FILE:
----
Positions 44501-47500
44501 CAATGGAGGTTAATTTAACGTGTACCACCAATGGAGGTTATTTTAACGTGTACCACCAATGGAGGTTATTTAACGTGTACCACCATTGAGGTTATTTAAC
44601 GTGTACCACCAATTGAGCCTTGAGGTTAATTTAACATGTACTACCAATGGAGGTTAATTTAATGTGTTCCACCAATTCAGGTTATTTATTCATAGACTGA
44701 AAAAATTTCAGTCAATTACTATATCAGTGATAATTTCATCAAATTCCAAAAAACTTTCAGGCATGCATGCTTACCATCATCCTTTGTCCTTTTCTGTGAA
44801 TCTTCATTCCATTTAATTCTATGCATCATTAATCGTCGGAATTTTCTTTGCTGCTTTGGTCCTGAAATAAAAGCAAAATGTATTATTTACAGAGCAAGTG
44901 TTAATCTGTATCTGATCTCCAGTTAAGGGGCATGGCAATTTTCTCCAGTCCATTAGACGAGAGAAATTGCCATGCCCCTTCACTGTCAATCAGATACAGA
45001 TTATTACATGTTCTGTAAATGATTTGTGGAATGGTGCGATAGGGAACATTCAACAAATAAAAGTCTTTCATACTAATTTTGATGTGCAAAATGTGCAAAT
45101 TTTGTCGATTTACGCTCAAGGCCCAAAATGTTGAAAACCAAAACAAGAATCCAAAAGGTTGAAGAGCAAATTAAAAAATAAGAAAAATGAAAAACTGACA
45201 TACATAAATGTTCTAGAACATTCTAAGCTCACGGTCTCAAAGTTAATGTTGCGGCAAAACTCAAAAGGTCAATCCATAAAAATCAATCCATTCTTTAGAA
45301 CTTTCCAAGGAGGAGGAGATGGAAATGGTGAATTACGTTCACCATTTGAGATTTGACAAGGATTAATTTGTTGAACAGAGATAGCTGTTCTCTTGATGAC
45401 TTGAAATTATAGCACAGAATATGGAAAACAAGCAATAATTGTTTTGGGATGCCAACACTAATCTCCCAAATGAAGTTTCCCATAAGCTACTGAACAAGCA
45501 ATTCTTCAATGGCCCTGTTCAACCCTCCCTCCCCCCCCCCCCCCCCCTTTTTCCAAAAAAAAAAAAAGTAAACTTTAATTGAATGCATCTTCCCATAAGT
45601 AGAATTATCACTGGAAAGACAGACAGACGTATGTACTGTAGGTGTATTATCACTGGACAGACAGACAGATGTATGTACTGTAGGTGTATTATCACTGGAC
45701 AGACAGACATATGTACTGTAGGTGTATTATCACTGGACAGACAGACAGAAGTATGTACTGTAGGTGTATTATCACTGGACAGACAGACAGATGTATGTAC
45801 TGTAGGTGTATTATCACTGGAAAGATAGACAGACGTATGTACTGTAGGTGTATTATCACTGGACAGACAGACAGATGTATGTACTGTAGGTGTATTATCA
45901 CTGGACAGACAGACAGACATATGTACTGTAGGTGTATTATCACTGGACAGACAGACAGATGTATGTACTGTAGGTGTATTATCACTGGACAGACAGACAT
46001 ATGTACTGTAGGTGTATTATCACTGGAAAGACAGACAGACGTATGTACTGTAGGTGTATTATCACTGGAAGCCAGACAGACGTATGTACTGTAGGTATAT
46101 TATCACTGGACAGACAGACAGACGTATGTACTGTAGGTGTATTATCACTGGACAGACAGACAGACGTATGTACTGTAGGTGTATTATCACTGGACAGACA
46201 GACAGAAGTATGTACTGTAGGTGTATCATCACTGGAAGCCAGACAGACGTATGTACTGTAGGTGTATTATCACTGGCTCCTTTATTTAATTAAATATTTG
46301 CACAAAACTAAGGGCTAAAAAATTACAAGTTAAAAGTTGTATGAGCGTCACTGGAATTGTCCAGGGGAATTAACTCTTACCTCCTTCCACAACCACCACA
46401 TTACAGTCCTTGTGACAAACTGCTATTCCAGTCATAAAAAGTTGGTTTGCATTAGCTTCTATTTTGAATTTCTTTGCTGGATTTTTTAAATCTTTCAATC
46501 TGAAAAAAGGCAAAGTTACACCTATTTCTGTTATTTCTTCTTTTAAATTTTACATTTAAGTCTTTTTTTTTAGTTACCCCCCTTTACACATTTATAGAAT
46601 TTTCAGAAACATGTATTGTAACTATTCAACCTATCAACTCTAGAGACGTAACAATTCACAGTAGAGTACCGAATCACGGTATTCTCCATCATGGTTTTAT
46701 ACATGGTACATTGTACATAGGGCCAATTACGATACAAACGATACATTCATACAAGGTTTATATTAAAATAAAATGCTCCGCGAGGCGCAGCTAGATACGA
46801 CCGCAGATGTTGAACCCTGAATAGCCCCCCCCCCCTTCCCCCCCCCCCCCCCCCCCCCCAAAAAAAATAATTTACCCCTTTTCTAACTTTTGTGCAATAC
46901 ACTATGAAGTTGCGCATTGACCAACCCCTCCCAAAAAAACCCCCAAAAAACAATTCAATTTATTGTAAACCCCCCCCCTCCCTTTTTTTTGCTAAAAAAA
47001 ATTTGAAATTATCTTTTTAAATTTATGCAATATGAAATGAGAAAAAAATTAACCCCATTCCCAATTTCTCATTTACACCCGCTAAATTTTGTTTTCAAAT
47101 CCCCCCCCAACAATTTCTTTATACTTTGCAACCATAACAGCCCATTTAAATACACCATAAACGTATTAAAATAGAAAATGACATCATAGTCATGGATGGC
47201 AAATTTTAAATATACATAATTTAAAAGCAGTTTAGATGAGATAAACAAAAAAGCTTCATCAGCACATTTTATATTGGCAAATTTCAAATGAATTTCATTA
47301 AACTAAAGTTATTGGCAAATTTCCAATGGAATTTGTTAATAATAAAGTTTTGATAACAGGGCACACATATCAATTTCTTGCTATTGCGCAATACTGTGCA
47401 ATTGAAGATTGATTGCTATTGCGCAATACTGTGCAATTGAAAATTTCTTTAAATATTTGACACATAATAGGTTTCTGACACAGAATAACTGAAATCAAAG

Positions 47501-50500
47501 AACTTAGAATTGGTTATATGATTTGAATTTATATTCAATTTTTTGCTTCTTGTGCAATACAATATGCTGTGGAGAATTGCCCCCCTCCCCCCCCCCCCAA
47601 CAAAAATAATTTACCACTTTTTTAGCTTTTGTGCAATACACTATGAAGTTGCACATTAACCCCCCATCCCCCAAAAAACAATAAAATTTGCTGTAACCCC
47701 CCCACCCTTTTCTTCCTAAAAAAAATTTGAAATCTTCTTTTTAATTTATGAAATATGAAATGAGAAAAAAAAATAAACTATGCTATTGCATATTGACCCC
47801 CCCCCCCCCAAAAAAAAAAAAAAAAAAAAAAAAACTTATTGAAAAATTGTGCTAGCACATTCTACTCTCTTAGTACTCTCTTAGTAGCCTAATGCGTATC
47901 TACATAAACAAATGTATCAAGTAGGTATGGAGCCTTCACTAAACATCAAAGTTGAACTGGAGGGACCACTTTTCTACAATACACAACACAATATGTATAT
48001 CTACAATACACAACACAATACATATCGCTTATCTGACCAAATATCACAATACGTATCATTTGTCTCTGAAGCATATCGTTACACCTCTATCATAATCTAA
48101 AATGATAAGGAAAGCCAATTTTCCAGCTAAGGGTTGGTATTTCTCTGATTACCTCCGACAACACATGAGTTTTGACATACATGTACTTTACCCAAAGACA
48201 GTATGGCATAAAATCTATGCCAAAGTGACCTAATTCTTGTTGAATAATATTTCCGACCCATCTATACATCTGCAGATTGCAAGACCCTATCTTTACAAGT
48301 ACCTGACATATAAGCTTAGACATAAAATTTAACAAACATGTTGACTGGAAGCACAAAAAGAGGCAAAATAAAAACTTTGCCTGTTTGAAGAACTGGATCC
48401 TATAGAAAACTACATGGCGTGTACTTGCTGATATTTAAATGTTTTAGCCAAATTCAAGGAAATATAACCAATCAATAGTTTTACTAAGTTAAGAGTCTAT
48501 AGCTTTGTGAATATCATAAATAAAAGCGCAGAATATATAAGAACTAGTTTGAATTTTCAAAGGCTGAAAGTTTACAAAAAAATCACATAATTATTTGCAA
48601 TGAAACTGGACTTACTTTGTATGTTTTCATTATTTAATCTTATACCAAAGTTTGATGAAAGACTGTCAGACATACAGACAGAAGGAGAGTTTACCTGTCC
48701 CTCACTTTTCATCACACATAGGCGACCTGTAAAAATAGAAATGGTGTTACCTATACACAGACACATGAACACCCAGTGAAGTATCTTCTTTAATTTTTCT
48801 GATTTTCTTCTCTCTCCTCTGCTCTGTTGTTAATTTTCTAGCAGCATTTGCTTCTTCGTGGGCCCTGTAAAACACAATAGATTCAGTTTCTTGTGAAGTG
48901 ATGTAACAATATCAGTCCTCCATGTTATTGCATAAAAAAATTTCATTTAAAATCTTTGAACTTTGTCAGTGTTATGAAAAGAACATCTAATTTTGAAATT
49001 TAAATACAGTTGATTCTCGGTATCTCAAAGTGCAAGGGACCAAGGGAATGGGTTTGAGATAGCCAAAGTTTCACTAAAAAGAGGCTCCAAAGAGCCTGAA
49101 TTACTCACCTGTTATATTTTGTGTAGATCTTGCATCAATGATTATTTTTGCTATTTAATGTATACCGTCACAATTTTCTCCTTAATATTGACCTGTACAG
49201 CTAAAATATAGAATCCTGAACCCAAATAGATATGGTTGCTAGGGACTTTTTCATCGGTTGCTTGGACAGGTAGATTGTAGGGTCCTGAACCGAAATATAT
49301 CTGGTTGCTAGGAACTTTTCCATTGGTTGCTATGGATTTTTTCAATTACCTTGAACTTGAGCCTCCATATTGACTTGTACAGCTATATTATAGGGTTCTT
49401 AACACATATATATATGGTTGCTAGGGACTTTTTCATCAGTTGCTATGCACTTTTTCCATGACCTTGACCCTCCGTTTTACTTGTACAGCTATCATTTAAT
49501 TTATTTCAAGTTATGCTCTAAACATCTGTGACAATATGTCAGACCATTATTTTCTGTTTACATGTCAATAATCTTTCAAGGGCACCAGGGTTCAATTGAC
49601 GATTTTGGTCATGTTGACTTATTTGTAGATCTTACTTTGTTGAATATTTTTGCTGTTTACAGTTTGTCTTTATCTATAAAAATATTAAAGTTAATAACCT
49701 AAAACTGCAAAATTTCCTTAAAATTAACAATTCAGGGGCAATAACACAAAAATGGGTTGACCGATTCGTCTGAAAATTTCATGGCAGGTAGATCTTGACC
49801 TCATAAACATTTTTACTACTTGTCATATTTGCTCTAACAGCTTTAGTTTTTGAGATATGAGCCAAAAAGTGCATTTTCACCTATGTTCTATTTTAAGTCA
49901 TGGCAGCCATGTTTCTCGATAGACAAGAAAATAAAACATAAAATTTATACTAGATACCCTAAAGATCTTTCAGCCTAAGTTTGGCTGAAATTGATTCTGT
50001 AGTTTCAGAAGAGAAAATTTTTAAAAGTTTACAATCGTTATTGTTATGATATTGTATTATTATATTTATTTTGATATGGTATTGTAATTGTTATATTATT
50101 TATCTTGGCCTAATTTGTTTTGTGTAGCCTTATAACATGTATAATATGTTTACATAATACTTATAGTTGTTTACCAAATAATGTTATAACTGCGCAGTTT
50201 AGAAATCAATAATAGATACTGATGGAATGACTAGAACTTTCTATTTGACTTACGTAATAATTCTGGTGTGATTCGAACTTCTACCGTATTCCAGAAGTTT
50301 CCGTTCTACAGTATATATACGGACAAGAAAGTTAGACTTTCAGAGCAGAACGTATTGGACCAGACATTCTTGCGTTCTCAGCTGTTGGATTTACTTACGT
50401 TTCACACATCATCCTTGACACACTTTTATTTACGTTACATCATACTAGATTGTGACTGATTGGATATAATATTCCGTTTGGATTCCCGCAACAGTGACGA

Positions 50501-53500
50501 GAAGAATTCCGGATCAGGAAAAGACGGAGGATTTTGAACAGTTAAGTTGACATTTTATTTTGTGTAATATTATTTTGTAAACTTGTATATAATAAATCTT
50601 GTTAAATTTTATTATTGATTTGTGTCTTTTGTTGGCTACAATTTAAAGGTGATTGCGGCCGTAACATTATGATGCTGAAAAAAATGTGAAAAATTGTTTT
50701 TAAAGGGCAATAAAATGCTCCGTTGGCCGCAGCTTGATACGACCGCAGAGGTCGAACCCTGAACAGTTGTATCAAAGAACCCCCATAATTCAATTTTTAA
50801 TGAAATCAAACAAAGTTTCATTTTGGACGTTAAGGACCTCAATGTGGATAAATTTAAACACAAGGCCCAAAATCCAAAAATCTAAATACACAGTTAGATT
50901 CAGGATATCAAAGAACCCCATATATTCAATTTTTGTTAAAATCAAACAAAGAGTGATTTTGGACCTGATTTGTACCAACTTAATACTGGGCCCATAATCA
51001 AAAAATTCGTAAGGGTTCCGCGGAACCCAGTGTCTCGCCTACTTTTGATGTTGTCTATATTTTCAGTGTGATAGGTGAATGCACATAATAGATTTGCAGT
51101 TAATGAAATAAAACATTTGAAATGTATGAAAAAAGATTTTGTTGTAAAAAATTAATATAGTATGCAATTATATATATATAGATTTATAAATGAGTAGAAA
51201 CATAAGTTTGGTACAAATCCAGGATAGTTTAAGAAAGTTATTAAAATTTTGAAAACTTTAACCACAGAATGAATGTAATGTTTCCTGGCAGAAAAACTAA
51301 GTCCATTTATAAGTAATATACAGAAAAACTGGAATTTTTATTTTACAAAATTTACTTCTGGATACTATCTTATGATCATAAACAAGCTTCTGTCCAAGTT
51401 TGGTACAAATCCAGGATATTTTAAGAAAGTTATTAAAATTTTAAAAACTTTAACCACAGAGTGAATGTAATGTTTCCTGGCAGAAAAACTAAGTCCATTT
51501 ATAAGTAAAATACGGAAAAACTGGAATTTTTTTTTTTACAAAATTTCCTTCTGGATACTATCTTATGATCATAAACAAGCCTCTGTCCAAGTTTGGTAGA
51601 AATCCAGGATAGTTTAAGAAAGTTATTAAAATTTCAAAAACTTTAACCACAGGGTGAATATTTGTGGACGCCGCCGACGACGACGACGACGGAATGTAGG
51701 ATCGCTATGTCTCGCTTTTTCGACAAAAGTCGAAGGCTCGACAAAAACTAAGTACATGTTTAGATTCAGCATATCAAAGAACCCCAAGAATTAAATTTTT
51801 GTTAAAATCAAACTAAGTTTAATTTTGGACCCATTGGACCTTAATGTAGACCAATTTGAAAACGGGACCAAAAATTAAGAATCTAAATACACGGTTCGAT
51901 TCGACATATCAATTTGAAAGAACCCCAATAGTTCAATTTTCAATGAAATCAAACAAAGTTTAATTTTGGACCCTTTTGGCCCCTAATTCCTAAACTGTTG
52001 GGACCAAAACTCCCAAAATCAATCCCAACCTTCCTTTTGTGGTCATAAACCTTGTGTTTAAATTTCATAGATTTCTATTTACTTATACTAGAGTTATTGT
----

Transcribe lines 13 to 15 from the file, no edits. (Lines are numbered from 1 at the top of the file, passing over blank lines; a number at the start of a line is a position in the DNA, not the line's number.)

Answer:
45601 AGAATTATCACTGGAAAGACAGACAGACGTATGTACTGTAGGTGTATTATCACTGGACAGACAGACAGATGTATGTACTGTAGGTGTATTATCACTGGAC
45701 AGACAGACATATGTACTGTAGGTGTATTATCACTGGACAGACAGACAGAAGTATGTACTGTAGGTGTATTATCACTGGACAGACAGACAGATGTATGTAC
45801 TGTAGGTGTATTATCACTGGAAAGATAGACAGACGTATGTACTGTAGGTGTATTATCACTGGACAGACAGACAGATGTATGTACTGTAGGTGTATTATCA